Lack of understanding underpins world’s water crisis

Lack of understanding underpins world’s water crisis

Lack of understanding underpins world’s water crisis
A squacco heron (Ardeola ralloides) in Ammiq Wetland, in Lebanon’s eastern Bekaa valley, Lebanon, April 14, 2020. (Reuters)
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Humanity’s consumption of fresh water has long exceeded the rate of replenishment. Now, researchers are warning that this essential natural resource is running out. If we are to reverse this trend, investing in natural solutions is our best hope.
Less than 1 percent of all water on Earth is accessible or usable fresh water. Most is held in inland wetlands, including rivers, lakes, marshes, peatlands and underground aquifers. These wetlands are nature’s water harvesters, cleaners and bankers. By capturing, purifying and storing rain and floodwater before releasing it when needed, they enable the global water cycle that ensures a constant supply.
Worldwide, wetlands’ full integration into water planning and management across all economic sectors would bring far-reaching benefits. Sufficient water supplies could stimulate economic growth, reduce conflict and relieve environmental stress. But that requires significant sustained investment to meet surging demand.
Consumption of fresh water has increased sixfold over the last 100 years, and demand is still rising, with agriculture, industry and energy accounting for 90 percent of the total. At least 55 percent more water will be required by 2050 to meet the demand created by economic growth, urbanization and a global population of nearly 10 billion people.
Already, there is considerably less water per person now than there was just two decades ago. As a result, more than 3 billion people face severe water shortages, which often fuel violent conflict. By 2050, more than half the world’s people will be water insecure; in dry regions, climate change will aggravate scarcity.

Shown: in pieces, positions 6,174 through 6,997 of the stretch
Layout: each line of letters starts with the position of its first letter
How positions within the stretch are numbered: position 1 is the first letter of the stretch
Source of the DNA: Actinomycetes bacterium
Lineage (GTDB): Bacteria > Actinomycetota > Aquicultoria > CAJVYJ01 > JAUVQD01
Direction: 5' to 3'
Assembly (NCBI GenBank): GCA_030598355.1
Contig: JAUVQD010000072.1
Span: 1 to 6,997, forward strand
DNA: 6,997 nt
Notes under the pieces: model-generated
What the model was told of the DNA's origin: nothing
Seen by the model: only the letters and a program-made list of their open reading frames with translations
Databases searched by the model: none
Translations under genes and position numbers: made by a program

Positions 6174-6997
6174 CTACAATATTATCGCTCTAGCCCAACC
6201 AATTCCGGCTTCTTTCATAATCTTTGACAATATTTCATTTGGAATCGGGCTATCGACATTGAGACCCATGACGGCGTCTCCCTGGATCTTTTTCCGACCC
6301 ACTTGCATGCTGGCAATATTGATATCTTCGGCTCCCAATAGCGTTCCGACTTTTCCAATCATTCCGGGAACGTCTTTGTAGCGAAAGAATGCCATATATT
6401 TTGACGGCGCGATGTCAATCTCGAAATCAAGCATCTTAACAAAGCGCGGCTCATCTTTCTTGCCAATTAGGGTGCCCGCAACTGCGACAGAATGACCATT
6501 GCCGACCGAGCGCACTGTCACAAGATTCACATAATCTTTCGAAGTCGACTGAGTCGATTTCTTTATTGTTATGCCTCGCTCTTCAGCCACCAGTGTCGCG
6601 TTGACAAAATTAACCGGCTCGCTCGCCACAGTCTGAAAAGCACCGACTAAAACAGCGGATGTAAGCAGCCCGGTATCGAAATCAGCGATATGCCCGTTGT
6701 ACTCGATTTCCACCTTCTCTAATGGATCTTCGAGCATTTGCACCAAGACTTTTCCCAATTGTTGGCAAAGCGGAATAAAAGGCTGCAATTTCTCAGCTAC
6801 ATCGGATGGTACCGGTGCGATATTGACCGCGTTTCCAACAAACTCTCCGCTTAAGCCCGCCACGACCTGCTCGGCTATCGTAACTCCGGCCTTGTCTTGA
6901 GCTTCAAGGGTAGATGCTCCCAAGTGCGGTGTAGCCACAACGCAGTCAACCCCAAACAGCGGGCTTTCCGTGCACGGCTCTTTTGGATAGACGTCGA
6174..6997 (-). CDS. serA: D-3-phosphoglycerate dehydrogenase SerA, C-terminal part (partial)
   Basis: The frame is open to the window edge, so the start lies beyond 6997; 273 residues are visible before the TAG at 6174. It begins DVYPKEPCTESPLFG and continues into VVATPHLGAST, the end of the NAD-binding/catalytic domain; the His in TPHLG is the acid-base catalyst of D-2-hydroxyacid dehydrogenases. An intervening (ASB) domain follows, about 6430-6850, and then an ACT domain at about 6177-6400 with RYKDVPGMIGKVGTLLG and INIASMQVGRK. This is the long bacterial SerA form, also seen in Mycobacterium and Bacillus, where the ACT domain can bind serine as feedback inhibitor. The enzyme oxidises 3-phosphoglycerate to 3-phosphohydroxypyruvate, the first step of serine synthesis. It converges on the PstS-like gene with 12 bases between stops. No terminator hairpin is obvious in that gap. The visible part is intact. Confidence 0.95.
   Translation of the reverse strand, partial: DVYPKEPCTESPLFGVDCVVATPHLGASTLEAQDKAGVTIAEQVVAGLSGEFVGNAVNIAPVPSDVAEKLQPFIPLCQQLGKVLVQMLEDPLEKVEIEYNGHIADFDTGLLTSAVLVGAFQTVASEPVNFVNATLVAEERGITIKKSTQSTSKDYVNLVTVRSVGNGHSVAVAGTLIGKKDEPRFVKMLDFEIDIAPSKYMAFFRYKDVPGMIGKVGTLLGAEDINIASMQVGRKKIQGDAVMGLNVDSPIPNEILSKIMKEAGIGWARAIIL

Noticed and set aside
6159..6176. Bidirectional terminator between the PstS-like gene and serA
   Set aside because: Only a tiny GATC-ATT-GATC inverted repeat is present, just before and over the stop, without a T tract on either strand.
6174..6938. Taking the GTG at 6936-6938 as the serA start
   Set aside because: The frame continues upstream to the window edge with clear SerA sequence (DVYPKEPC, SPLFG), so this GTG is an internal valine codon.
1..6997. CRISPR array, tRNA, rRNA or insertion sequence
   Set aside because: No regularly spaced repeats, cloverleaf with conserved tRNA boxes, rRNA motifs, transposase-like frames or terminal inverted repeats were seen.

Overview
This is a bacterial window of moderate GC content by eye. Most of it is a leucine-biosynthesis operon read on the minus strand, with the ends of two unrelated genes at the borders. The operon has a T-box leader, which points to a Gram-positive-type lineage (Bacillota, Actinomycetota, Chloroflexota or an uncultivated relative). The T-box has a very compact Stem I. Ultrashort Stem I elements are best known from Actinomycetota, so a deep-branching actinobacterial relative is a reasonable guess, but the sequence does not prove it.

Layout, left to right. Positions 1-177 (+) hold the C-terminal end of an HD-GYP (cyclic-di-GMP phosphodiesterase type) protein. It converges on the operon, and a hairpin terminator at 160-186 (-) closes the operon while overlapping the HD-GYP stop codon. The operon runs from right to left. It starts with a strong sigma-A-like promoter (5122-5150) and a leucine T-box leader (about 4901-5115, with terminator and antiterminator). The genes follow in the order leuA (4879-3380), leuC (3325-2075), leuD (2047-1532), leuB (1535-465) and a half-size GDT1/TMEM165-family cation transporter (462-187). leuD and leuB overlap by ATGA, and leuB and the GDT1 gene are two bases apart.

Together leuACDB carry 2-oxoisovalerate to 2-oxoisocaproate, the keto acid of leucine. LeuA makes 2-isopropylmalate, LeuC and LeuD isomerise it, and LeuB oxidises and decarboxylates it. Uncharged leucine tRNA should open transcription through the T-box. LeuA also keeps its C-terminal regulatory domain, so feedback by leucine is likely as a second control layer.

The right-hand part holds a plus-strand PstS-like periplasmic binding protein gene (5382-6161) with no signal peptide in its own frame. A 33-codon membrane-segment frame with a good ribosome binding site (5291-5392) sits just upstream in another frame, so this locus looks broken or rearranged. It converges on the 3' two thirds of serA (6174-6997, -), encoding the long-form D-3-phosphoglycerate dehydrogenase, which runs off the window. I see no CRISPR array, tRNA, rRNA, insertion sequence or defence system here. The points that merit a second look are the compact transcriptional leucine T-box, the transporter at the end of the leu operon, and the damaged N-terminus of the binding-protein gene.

Climate change is only one threat. Pollution is also exacerbating the water crisis. Unsafe drinking water is a potentially fatal reality for people around the world. Virtually all freshwater sources are now contaminated to some extent; not even Mount Everest’s snowcaps have been spared.
So why aren’t we saving and protecting wetlands? Their versatility is especially relevant when considering that water crisis ranks among the World Economic Forum’s Top 5 global risks in terms of impact. Their water-harnessing capacities above and below ground — counteracting droughts, floods and the impact of melting glaciers — are particularly important. And yet, although they provide most of our fresh water, nearly 90 percent of all wetlands have disappeared since the Industrial Revolution, and the loss is accelerating in tandem with globalization. Many remaining wetlands are critically endangered.
Wetlands are particularly vulnerable because they are frequently considered wasteland to be converted for farming and development or disease-ridden areas to be reclaimed. This tendency highlights the lack of understanding of wetlands’ critical role that underpins the world’s water crisis. To ensure safe, secure and adequate water supplies, we must focus on the connection between human dependence on water and what we do to wetlands.